Router Make/Model Suggestions for VPN Related Usage

I have several questions related to VPN Networking setup...

Basically, I'm looking for a OpenWrt compatible router that could handle NordVPN pre-configured OpenVPN server connections with a bandwidth speed "up to" 1Gbps.
Any Suggestions? USB port included models would be preferrable.

Although, if device suggestions happens to be significantly expensive then I'm alternatively thinking if it would be possible to use a decade old computer as an alternative instead of an expensive router?
(Quad core CPU, 4GB Ram, 2x wired 1Gbps network adapters (1x internal LAN, 1x USB 3.0 LAN ).

If ever computer suggestion would significantly be the better budget option, then...

  • would it be best to install OpenWrt x86 as a host operating system?
  • or would it be best to install OpenWrt as a virtual guest OS installed
    (within a windows based host OS either via VmWare or via VirtualBox)

As for Wi-Fi...

  • would it be best to use a USB Wi-Fi Adapter for broadcasting access point
  • or, would it be best to use current used OpenWrt Router as a secondary connected network for Wi-Fi
    (using both of the computer's LAN adapters, 1x for internet modem, 1x for secondary router)

And, if ever virtual OS is best from other prior above question, then...

  • would it be best for host OS (windows) to connect VPN (guest OpenWrt relying on host OS VPN)?
  • or would it be best to initialize VPN connection within virtual OpenWrt guest OS?
    If OpenWrt VPN is best, then...
  • would it also be better to dedicate USB LAN adapter to guest os
    (bypassing host OS so that host OS would receive internet from guest OS instead)
  • or best to leave a more common configured connection
    (where guest OS is reliant on host OS status)

Any suggestions will be greatly appreciated.

X86 is usually better, due to better performance.

Is the vpn serving one host, or the entire network?

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It is possible, however these are the specs a RPi4B has nowdays and it operates at a fragment of the energy a 10 year old desktop does.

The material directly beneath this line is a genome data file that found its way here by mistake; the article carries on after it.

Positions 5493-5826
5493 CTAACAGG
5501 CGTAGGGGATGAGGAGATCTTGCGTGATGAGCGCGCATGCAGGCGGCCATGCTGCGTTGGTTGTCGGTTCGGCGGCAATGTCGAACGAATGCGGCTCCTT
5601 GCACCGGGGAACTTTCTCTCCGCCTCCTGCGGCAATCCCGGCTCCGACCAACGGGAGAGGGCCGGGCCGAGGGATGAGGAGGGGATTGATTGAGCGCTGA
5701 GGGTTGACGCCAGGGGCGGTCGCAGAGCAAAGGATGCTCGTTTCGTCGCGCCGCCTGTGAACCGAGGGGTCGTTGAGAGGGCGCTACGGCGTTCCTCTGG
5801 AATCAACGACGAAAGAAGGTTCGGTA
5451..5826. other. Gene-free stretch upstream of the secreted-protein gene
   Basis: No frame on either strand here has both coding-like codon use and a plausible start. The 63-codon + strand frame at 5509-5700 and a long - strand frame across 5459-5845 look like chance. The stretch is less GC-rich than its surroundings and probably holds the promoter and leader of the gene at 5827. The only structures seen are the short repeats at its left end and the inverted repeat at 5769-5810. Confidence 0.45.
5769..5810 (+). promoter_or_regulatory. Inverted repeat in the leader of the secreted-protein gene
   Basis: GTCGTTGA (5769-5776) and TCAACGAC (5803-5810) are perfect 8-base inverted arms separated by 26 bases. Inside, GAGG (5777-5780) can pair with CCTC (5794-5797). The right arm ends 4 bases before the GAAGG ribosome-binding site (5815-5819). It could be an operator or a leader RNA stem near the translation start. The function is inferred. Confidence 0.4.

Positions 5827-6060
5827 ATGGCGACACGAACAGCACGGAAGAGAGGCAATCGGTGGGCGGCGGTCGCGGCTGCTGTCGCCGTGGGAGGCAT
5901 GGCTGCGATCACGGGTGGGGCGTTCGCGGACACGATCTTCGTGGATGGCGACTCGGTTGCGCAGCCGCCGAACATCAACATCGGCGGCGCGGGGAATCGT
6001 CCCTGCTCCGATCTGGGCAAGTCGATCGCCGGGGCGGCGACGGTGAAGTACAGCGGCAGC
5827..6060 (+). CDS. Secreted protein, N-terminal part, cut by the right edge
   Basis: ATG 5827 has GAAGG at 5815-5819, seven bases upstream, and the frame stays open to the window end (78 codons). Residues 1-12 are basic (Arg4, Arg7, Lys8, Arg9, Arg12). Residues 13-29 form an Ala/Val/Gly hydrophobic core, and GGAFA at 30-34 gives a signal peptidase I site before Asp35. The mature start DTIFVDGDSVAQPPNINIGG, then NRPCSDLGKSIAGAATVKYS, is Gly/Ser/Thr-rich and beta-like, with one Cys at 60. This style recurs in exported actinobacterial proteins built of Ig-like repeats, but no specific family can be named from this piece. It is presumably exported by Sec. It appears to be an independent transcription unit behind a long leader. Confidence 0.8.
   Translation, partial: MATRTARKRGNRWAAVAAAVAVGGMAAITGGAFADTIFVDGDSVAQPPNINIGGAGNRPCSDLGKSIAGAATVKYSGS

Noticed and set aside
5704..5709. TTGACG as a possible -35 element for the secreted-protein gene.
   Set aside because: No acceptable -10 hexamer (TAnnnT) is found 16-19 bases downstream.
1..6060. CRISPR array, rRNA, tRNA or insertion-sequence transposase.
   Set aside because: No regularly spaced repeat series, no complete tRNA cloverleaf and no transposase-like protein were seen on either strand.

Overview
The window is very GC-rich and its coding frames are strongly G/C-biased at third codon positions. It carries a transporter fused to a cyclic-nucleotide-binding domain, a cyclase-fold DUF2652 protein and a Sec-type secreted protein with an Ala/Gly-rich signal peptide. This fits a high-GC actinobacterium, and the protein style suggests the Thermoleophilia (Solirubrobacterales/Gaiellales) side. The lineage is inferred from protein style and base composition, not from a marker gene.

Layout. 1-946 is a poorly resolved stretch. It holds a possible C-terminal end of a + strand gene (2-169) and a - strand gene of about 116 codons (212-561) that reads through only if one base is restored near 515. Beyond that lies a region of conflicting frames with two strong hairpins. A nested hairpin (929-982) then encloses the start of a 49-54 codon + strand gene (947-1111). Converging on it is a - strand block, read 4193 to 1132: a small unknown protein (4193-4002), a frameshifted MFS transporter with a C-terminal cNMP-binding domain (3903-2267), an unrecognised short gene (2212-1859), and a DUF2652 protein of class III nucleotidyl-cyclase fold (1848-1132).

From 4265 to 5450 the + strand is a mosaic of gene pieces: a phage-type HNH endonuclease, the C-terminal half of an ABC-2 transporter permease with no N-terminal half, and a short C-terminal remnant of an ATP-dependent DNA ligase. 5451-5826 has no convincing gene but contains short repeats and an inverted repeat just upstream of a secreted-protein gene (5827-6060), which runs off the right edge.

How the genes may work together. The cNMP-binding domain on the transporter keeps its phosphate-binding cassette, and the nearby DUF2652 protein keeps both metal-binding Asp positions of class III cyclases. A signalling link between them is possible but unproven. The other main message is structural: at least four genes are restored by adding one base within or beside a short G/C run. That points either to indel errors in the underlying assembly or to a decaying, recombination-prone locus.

I lean towards that, but it also depends how skillful you are with vmware.

Use the old router. Or get some dedicated access point.

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The RPi4(B) is also like the worst recommendation possible since it doesn't do hardware crypto. :wink:
If you want to go for the SBC route RK3999 like the RockPro64 is a much more suitable choice in that regard.


Entire Network.

After further thoughts...
I figured I should go via the virtual route and run 1x virtual OpenWrt OS
...Broadcasting Wi-Fi either via:

  • virtual dedicaded USB Wireless adapter.
  • or through a secondary physical router connection.

Also thinking to have a dual access point setup in the manner of connecting a physical router directly on modem (as a regular setup) so that this specific access point wouldn't be VPN covered.

So I'd have 2 wireless access points:

  • 1 virtualized access point that would be VPN covered.
  • 1 physical access point that wouldn't be VPN covered.

Figured this approach to be easier instead of separating VPN between Wi-Fi Access Points within the same router...

A virtualized (pseudo-)wired router is one thing, that can work well if you're on top of your hypervisor setup (and effectively duplicate your router configuration on the hypervisor host[0]).

Wireless is another topic altogether, first of all as there are no 'good[1]' USB WLAN cards in the first place, but most of all because virtualized USB is fragile to begin with and wireless very timing sensitive.

Unless you're familiar with virtualization on an enterprise level -and are willing to maintain your home network as such- or only need your virtual router for testing or providing segmented networks for other virtual machines[2], a dedicated hardware router[3] installed on the bare hardware is always easier to manage and more robust. Especially as these days 'everything' depends on having internet access one way or another, starting from VoIP/ SIP phones to bootstrapping your home network (ntp, what about the hypervisor), driver updates, etc.

[0] at this point it begs to question why you'd need a router VM in the first place, you've already done 75% of the necessary configuration on the hypervisor host.
[1] capable of AP mode, being able to cope with heavy usage and 24/7 operations (heat dissipation among others), antennas worth talking about, antennas far enough apart for Mu-MIMO to work, …
[2] so involved not in the critical functionality, only involving systems that won't be a problem to miss.
[3] it doesn't really matter if x86_64, RPi4 or some more traditional 'plastic' wireless router, as long as it's fast enough to cope with your WAN speed and additional requirements.

Did you mean "RK3399" ?

RK3399 --> Rockchip RK3399 (it's a SoC) used in Pine64 RockPro64, Radxa Rock Pi 4-series etc